Living a Life without Belief

On this Easter Sunday, I wanted to start a conversation about something I have been thinking about for years. It all started with the movie Dogma, in which the thirteenth apostle, Rufus, says “I think it’s better to have ideas. You can change an idea. Changing a belief is trickier…” I thought, Hmmm… What would my life be like if I didn’t believe in anything? Is that even possible? I experimented, considering strong thoughts, long held assumptions. I whittled away, but something new always came up. Or, I suppose, more accurately, something old always came up.

Years later, I developed a tacit acceptance of my belief — I simply stopped thinking about my experiment and went about my life. I was certainly more flexible in my thinking, though a few beliefs I just couldn’t shake. Interestingly enough, I couldn’t have named them if you asked, as they were invisible to me.

And then, at a critical moment of vulnerability in an interaction with a coworker about four years ago, something snapped.

After many difficult conversations, I had determined that the only way forward was vulnerability. That moment was akin to holding your hand outstretched to someone, just to have them stab a knife through it. I only avoid the “heart” metaphor to avoid sounding cliche… but whatever your analogy, everything instantly went silent, all color drained from my life, and years of giving up my power culminated in a single moment of implosion… Depression hardly covers it.

I don’t know how many people can point to the exact moment when they became depressed. It was startling in its completeness. I searched for a word —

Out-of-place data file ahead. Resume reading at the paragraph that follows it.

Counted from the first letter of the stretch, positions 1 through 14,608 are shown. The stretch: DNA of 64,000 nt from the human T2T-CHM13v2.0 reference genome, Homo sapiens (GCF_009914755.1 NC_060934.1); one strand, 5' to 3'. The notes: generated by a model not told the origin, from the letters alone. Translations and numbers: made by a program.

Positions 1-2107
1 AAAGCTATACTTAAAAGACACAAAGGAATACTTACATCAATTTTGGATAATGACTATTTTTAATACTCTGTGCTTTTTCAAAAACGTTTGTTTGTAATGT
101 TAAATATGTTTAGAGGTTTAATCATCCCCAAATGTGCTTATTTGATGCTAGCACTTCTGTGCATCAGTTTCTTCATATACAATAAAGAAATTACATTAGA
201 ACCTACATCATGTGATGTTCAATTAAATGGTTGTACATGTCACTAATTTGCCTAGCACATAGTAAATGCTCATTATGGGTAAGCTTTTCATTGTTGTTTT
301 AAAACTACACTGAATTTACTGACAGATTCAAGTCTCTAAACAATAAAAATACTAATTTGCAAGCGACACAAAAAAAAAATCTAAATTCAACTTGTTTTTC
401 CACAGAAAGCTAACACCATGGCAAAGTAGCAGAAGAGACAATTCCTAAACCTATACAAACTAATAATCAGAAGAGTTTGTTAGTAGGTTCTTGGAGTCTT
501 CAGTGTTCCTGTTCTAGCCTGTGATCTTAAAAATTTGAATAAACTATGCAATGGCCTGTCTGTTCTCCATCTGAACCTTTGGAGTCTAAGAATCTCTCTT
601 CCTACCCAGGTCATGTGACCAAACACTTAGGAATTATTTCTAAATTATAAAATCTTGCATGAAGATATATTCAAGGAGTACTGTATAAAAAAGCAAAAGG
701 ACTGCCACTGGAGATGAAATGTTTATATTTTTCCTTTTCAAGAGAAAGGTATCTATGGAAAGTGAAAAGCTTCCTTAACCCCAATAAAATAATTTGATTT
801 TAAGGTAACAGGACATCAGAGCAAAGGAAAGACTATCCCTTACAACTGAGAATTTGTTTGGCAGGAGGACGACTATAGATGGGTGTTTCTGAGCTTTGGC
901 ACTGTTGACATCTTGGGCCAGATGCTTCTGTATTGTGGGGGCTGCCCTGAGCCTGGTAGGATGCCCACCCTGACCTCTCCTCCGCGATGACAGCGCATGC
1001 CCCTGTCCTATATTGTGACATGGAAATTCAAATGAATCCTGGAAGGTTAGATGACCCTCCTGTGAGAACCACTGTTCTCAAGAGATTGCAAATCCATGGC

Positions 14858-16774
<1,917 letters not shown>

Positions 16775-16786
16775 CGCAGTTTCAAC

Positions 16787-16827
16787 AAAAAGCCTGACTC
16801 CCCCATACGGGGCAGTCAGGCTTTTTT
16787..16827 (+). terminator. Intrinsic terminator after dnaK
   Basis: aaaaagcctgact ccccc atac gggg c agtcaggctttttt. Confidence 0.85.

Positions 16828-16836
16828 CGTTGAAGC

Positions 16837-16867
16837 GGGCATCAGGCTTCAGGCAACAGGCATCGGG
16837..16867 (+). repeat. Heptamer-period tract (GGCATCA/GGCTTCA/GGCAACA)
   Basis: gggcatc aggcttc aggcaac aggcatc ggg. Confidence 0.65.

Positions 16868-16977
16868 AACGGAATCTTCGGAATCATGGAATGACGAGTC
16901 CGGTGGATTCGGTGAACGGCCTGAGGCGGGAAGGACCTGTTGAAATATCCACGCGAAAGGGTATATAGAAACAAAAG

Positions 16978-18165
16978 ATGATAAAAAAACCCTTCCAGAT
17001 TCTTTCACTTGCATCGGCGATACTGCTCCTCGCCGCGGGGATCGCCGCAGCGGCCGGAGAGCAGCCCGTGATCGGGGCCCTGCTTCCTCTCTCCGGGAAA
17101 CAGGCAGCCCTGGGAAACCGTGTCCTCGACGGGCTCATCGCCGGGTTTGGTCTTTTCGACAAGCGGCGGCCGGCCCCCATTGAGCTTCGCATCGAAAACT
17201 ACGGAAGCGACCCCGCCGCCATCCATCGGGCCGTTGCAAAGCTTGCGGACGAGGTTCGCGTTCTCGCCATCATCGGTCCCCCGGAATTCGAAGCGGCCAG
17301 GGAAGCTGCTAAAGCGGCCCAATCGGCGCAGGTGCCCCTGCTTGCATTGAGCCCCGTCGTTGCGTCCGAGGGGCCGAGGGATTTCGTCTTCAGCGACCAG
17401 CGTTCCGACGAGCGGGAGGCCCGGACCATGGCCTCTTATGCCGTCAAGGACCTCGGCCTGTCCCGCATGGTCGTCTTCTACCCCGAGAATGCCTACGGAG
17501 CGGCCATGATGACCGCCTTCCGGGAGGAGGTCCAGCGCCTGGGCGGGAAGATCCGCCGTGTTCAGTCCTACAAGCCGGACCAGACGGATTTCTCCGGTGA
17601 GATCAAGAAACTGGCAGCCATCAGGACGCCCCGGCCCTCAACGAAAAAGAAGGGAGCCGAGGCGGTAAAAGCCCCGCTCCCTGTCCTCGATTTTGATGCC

APATHY

For almost a month, I had, almost literally, no feelings. I went from completely numb, to occasional dull frustration, back to numb, a brief moment of sharp anger, back to numb. Nothing felt real. I was completely detached from everything in my life. Literally nothing felt real. And suddenly, I knew what it was like to live without belief. And just as suddenly, I knew what my core belief had been:

a caring, loving universe

I thought, I have been betrayed by my own sense of reality. Maybe this is all an illusion after all. Absent suicidal ideation, I decided that time could be an ally. I would wait it out and see what happened. I knew from past experience that depression could pass — presuming experience could be trusted. I chose to believe it was possible.

The depression did eventually lift, but I just couldn’t process my life, my history, my sense of belonging in this world. I told my partner what had been happening, and she was the most amazing support. I sought counselling and, through what can only be considered synchronicity, I found a class on Toltec Mastery**. I signed up, and started the journey back to myself — perhaps my truest self.

As we met and learned, listened and discussed, I started rebuilding a sense of reality. In fact, much of it seemed so familiar, even more familiar than the life I had been living before I became depressed. It was as if I needed to lose all structure to find what had been hiding underneath. And then at one class, my teacher said, “A warrior strips away personal history in order to create freedom. When you strip personal history, you strip away the beliefs that hold you back. Your awareness creates choice points — and choice is the only true freedom you have. A warrior chooses. And a warrior chooses what to believe. A warrior uses belief as a tool to accomplish what he wants, because you cannot accomplish without belief.”